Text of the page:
Eph-Pak2a signaling regulates branching of the pharyngeal endoderm by inhibiting late-stage epithelial dynamics.
In this publication, Choe et al investigate how changes in tissue shape are coordinated to build the vertebrate head. By live imaging a type of endodermal tissue in developing zebrafish, they uncovered a critical role for “Eph” and Pak” proteins in bending tissue sheets to generate the folds of the mouth cavity.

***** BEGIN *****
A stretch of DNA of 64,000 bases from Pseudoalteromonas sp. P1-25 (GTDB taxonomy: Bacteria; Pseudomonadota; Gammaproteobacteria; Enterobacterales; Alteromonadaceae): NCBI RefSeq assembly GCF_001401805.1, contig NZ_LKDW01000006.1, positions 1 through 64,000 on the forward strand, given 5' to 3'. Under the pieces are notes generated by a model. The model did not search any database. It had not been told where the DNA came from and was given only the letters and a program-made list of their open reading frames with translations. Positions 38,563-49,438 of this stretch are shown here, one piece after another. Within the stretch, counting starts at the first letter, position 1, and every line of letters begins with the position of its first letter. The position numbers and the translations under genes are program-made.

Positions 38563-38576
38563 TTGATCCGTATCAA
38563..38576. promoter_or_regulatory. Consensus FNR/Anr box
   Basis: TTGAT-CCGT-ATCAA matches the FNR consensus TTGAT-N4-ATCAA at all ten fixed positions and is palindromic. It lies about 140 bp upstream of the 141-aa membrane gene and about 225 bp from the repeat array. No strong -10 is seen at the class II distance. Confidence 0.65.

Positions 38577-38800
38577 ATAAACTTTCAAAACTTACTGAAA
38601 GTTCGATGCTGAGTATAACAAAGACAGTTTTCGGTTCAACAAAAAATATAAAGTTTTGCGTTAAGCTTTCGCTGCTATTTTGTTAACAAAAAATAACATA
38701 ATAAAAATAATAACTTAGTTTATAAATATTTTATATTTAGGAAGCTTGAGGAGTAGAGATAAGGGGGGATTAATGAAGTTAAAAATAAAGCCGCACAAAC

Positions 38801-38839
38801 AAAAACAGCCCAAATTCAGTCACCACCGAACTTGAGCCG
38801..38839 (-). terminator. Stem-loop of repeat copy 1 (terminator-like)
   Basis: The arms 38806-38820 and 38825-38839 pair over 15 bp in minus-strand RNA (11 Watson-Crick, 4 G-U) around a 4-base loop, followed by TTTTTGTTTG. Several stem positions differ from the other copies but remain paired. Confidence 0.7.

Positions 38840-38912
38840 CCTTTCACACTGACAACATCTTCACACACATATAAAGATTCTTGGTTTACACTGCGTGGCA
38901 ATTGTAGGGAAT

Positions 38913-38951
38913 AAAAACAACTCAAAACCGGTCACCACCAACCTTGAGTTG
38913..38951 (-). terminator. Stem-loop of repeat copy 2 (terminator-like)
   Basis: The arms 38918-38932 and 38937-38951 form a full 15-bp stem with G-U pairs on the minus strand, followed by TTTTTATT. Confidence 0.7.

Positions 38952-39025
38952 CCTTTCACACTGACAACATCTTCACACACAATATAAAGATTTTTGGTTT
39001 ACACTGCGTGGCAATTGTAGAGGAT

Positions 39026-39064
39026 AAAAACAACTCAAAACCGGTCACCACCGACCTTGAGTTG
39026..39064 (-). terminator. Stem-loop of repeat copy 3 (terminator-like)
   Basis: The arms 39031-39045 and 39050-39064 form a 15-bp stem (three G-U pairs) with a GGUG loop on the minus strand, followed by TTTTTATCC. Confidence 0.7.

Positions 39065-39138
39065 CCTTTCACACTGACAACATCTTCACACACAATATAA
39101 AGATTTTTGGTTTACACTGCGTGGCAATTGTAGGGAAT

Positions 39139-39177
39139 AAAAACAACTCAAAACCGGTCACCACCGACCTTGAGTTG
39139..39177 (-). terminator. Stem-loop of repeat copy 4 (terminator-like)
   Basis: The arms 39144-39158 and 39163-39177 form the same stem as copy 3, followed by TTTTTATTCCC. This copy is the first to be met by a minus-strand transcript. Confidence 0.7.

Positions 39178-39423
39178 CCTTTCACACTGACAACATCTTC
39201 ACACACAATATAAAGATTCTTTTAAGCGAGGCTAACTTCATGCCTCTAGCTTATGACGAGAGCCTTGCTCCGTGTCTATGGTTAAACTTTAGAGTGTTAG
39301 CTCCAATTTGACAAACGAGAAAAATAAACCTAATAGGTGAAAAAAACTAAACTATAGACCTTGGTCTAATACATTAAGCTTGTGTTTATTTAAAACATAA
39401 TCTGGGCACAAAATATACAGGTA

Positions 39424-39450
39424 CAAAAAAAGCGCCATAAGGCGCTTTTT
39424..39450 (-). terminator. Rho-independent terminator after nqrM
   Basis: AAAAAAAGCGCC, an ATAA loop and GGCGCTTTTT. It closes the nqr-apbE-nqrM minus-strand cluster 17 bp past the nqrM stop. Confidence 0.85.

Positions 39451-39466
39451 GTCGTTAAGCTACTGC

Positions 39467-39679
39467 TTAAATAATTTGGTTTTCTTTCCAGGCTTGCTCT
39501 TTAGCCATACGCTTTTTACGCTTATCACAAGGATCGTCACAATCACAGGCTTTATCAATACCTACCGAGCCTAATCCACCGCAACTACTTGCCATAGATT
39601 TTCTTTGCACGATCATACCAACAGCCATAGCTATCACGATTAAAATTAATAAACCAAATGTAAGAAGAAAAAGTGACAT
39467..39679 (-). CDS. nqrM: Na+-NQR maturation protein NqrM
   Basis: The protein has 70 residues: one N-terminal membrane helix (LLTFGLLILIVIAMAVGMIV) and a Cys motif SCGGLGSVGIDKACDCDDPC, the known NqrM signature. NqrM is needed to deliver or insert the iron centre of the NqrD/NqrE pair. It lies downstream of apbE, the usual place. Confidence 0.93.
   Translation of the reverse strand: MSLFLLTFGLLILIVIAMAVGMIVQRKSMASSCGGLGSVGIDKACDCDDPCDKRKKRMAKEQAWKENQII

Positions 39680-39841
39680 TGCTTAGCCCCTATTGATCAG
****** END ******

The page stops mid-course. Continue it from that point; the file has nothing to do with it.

Branching morphogenesis depends on the precise temporal and spatial control of epithelial dynamics. In the vertebrate head, endodermal branches, called pharyngeal pouches, form through the transient stratification, collective migration and reorganization of epithelial cells into bilayers. Here, we report novel requirements for the EphrinB ligands B2a and B3b, the Ephb4a receptor and the Pak2a kinase in the development of pouches and the posterior facial skeleton that depends on pouches for its segmentation. Time-lapse imaging in zebrafish shows that EphB-Pak2a signaling is required to stabilize pouch epithelial cells at the end of branching morphogenesis. Transgenic rescue experiments further demonstrate that endodermal Eph-ephrin signaling promotes pouch integrity by targeting Pak2a to the plasma membrane, where subsequent activation by Wnt4a-Cdc42 signaling increases junctional E-cadherin in maturing pouches. Integration of Eph-ephrin and Wnt4a signaling through Pak2a thus signals the end of branching morphogenesis by increasing intercellular adhesion that blocks further epithelial rearrangements.